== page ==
What was the inspiration behind your latest release on Mood Records?

Sly Faux: My best friend dying. I couldn’t produce for months. I finally mustered up the courage, pulled myself out of bed and walked away from alcohol. I locked myself in my studio. 3 days later the Ep was done.

Mood Records is known as a techno label but we would classify Hashes of Eight and Violence as progressive house. We love progressive here btw and think it’s time the scene got more recognition.

Sly Faux: To be perfectly honest I don’t really worry myself with genre classification. As long as I’m enjoying what I’m writing and it sounds pleasing to me then I’m content. When I was doing the Ep for Nicole I felt totally comfortable in what I was compiling because the label harbours really diverse stuff. That’s was drew me to her imprint. As long as it sounds good, keep rolling with it.

Which other DJs and producers do you admire right now?

Sly Faux: I’m really enjoying Mind Against and Tale Of Us at the moment. Afterlife is a label I definitely aspire to release on at some point. The juxtaposition between intensity and emotion throughout their records is really something else. Also Marino Canal’s recent album on MOOD was amazing. I loved the balance and continuity throughout it. He really did a great job. He’s definitely one to watch.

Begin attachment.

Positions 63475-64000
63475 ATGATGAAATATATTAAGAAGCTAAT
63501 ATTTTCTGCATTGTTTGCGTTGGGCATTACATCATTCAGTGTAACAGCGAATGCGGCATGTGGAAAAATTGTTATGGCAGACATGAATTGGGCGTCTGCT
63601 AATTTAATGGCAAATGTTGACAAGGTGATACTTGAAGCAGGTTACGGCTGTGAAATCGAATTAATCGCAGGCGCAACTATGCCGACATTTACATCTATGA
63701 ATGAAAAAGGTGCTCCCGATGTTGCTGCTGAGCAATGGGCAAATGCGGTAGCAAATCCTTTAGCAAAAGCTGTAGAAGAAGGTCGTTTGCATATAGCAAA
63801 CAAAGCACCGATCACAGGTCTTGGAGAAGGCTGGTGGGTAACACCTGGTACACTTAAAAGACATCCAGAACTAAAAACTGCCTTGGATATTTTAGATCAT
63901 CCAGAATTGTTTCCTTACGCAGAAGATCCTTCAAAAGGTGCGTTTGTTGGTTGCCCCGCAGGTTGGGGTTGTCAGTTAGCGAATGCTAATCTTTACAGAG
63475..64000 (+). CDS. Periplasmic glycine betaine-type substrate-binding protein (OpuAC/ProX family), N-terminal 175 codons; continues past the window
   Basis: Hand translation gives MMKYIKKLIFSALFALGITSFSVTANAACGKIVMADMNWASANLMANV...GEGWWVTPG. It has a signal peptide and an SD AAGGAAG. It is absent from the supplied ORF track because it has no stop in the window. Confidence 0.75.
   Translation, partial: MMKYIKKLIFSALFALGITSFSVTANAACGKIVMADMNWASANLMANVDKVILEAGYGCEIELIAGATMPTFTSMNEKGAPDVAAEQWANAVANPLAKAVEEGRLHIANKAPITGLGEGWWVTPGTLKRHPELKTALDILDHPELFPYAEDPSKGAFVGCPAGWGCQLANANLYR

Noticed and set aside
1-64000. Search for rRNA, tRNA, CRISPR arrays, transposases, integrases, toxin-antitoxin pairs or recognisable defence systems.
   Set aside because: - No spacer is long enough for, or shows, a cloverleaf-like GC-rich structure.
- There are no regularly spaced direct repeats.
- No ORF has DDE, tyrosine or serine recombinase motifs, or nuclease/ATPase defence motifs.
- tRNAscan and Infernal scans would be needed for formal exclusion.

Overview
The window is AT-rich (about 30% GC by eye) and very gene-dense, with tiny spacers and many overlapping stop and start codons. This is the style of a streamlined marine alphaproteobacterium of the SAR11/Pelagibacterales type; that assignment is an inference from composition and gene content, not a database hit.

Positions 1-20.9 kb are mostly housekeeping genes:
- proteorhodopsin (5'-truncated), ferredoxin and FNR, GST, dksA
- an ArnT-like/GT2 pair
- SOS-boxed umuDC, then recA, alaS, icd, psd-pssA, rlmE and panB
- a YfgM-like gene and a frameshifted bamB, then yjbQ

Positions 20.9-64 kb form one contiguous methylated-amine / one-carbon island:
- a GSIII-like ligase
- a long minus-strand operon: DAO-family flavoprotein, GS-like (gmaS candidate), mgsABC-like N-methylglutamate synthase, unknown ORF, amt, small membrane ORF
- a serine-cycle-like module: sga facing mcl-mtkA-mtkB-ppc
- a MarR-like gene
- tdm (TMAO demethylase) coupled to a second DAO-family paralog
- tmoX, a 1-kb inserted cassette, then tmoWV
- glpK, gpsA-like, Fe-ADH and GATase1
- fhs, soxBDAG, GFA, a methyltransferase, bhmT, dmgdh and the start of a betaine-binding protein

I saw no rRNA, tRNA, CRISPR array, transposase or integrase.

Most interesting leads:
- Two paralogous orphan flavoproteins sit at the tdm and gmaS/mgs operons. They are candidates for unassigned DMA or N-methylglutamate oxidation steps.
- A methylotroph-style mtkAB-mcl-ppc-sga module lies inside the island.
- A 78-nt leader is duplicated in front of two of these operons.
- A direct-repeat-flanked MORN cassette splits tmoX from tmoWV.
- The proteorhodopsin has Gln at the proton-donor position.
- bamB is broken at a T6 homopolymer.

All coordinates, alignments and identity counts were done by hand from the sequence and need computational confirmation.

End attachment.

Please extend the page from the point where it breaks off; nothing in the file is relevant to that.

What are your go to labels?

Sly Faux: I’ve being playing a lot of MOOD stuff for quite some time. Breed the RMXS was a serious pack. Afterlife obviously. Also some techier sought of stuff like Truesoul. Pleasurekrafts imprint Kraftek is delivering some really strong stuff as is R&S Records. Homegrown; definitely Green Fetish Records. It’s a Melbourne based label run by Mickey Nox. Some of their stuff creeps its way into my cart and are straight up canons. No bullshit techno.

Tell us about your DJ setup?

Sly Faux: My dj setup changes every now and again but is heavily rooted to a Allen and Heath Xone 92 and two Traktor Kontrol D2s. They give me more than enough control over pretty much everything inside the Traktor Pro interface. I use for additional effects, a PSP 42 internal delay and an external BOSS RV-5 reverb. These are implemented through aux sends 1 & 2 on the mixer respectively. And, if that isn’t enough, for more drums and Efxs I have an Ableton Push. This allows me to scatter the mix with additional elements and also adds another huge degree of worry and stress when setting up. Heaven! However, its nice to occasionally play on CDJs.

What’s been your biggest achievement to date other than your signing on Mood.

Sly Faux: Recently remixing Axel Karakasis. I’ve been following him and playing his stuff since day dot. His stuff is no nonsense proper techno. His tracks like “Revolver” and “Rugged” are two of my favourites. To have the opportunity to work on a remix for him was a real honour. (By the way, it’s out now on Devotion Records now)